In senior years, the focus of attention shifts towards developing programs focused more on the formation of the necessary professional competencies. We often conduct these programs right before practice, so that our girls and boys are more prepared for what awaits them in the service.

One of the significant areas of work is psychological counseling, both at the request of the students themselves, and in the direction of course officers, parents, and teaching staff. To analyze the effectiveness of our psychological work, we conduct psychodiagnostic sections at least once every six months, allowing us to assess the level of formation of those competencies that are significant to us, and timely identify negative psycho-emotional states or personal problems that, of course, cadets face.

In addition to working with cadets, psychologists work with employees of a departmental educational organization and provide psychological assistance and support for professional activities and the educational process.

Cadets of the Ministry of Internal Affairs of Russia at the dress rehearsal of the Red Square Victory Day parade. Source:

Cadets of the Ministry of Internal Affairs of Russia at the dress rehearsal of the Red Square Victory Day parade. Source:


─ Contacting a psychologist implies confidentiality. How is this principle observed in the work of Internal Affairs psychologists?

Yes, the work of a psychologist in the internal affairs bodies must comply with the principles and rules of professional ethics of psychological practice. And our work is certainly confidential and complies with these principles.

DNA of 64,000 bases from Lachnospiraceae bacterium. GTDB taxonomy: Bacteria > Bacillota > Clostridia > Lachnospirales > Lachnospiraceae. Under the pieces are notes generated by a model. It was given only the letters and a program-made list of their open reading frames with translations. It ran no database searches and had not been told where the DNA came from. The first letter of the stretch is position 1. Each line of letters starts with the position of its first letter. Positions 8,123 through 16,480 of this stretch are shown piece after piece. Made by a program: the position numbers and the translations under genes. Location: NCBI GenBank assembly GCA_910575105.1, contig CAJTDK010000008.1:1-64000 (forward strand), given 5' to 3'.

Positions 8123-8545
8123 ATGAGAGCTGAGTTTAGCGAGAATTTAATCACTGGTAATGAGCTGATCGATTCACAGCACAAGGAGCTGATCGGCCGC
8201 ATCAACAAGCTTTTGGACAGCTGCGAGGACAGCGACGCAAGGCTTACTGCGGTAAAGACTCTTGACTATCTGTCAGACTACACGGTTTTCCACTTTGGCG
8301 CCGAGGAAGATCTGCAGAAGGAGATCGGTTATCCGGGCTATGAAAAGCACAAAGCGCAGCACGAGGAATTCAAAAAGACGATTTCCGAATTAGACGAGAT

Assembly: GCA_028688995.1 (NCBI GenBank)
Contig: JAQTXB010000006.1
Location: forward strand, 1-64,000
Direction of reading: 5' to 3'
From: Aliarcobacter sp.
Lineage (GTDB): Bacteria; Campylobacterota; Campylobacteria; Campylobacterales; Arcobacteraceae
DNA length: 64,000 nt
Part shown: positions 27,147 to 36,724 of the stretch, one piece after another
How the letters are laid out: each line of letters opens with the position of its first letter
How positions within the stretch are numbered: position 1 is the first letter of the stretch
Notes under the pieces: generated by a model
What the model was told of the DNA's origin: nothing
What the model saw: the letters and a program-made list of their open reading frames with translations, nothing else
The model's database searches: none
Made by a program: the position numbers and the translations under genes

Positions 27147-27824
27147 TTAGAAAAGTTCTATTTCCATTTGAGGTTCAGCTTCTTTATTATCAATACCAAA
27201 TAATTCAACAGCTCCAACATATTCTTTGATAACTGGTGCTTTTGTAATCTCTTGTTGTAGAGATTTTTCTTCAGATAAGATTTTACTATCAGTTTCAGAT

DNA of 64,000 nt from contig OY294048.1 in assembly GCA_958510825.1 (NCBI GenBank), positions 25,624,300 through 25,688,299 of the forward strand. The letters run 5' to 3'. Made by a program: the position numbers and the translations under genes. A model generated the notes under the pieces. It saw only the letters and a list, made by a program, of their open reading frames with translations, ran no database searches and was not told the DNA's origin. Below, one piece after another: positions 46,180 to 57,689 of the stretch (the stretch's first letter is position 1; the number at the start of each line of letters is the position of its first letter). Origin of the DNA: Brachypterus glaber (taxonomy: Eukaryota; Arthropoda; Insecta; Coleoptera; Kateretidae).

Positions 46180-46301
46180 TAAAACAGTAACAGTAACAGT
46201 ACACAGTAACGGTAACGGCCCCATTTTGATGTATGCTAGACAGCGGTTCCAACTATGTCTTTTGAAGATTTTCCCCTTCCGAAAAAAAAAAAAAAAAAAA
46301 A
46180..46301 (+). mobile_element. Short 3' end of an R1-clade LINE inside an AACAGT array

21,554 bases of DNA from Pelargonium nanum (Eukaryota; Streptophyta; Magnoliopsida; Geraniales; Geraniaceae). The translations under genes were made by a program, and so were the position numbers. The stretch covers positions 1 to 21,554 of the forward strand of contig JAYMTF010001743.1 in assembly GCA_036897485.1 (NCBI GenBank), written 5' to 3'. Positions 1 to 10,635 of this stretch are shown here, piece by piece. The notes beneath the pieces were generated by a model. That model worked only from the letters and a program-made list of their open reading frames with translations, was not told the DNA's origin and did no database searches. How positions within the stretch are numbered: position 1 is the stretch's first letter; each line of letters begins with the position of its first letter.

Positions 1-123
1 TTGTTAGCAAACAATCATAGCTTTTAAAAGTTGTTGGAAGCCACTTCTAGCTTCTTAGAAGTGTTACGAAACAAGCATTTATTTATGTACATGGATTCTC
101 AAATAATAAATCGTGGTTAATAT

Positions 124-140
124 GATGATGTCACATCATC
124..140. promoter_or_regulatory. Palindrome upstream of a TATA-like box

There are cases when employees or cadets turn to a psychologist not on their own initiative, but at the request of parents or department heads, course officers, or teaching staff, and this request is usually associated with solving some specific problem: for example, the student’s academic performance or a conflict in the service team. And then, based on the results of the work, the psychologist formulates recommendations on how best to build interaction with an employee or with a cadet to solve the problem that was a request to work with him. All work options related, for example, to the socio-psychological study of climate in teams, follow the same principle: according to the results of research, certificates are prepared that describe the results in a generalized form, without personal data, and include mandatory recommendations for the formation of a favorable climate and the resolution of the problems identified during the study.

─ Let’s talk about such a somewhat romanticized profession as an investigator. In movies and books, they are often portrayed as unapproachable and mysterious intellectuals. To what extent does this correspond to reality and what competencies should an investigator have? How much does their training program differ from the rest?